At home, Cate tells the now ten-year-old Ronnie about Hachi. A feeble Hachi returns to the train station later that night and lies down in the snow to die, dreaming of past days with his master. His dreams include a vision of Parker once again coming through the train station doors to greet him. Hachi is then shown alone one last time lying on the snow with his eyes closed before the camera sweeps upward into the night-time sky. The movie then returns to the class room as Ronnie is winding up his story on why Hachi is his hero. His story has clearly moved his classmates, some of whom are in tears as they clap. Ronnie then leaves for home where his father is waiting for him with Ronnie’s new puppy, another Akita also named Hachi. The two then head for a walk down the same tracks where Parker and Hachi spent so many years together.

The closing cards reveal information about the real Hachiko, who was born in 1923. After the death of his owner, Hidesaburo Ueno, in 1925, Hachiko returned to the Shibuya train station the next day and every day after that for the next nine years. The final card reveals that the real Hachik0 died in March, 1934. But actually Hachiko died in March 8, 1935, not in 1934. A photo of his statue in the Shibuya train station is the last image shown before the credits roll.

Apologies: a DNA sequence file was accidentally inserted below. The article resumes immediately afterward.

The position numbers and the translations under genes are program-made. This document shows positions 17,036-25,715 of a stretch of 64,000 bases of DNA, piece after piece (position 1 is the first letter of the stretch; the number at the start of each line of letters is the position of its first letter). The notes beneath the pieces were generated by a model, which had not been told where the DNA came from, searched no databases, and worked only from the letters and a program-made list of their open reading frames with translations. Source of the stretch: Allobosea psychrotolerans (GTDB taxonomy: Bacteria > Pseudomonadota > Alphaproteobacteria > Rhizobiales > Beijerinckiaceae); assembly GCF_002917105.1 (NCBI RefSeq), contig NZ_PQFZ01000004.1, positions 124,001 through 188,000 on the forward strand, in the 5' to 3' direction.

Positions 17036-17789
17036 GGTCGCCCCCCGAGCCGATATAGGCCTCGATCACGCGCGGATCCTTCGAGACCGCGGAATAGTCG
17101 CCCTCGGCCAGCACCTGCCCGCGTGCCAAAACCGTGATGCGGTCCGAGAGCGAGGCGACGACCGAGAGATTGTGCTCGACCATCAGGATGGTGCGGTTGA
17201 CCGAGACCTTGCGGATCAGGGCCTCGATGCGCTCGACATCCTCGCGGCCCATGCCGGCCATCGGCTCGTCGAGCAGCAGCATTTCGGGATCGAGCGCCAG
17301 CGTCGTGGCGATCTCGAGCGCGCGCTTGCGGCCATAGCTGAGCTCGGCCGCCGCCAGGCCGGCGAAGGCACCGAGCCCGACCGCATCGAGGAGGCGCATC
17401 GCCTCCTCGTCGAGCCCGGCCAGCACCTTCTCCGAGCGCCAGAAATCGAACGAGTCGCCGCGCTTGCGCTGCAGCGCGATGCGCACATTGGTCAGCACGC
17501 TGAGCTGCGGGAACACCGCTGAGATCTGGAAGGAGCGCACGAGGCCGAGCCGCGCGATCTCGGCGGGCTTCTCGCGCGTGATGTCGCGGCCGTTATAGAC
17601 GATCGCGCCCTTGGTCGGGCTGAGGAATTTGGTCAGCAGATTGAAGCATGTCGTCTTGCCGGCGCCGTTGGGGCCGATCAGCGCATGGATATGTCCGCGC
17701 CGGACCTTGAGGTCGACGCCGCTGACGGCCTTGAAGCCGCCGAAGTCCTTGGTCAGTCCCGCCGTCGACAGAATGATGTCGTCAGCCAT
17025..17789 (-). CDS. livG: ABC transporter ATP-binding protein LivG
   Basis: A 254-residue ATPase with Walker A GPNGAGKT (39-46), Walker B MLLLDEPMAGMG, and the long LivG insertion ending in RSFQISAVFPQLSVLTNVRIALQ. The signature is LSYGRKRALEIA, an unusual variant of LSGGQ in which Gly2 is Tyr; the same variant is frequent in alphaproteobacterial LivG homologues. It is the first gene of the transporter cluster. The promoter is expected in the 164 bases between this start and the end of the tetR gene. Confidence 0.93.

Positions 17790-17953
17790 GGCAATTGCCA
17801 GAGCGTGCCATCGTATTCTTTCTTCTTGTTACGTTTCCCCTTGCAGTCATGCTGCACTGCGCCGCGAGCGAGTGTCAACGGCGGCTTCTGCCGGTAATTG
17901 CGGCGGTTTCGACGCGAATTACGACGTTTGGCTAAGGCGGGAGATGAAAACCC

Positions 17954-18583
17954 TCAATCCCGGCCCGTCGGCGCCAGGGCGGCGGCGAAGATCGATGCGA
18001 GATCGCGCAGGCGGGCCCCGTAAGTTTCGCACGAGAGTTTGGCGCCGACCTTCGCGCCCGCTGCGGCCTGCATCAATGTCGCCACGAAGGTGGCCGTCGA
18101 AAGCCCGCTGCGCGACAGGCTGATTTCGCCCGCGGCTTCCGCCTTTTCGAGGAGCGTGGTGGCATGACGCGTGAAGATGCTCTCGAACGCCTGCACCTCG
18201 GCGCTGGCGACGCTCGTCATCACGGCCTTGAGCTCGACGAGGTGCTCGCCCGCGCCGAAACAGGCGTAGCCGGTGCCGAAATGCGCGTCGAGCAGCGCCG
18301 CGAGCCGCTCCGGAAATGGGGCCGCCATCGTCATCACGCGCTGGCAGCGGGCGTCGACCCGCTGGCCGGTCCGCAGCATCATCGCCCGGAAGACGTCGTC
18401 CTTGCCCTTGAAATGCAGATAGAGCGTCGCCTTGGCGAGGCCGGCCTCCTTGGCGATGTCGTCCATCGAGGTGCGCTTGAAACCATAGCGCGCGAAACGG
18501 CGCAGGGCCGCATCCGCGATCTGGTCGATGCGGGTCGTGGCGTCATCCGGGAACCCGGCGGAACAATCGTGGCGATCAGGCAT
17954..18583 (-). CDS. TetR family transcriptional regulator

I haven’t cried after watching a movie in years. This is only movie number 3 that has done that to me so far. When the final scene of Hachi just before he dies and he has visions of meeting Parker and spending time with him – that did it! I miss my dog, my Shawny, so much even 8 years after she passed away. This movie is for dog lovers everywhere and movie lovers. If don’t even get a lump in your throat by the end of your movie, please call the mortuary cause you are dead inside! 9 outta 10 for me! :_)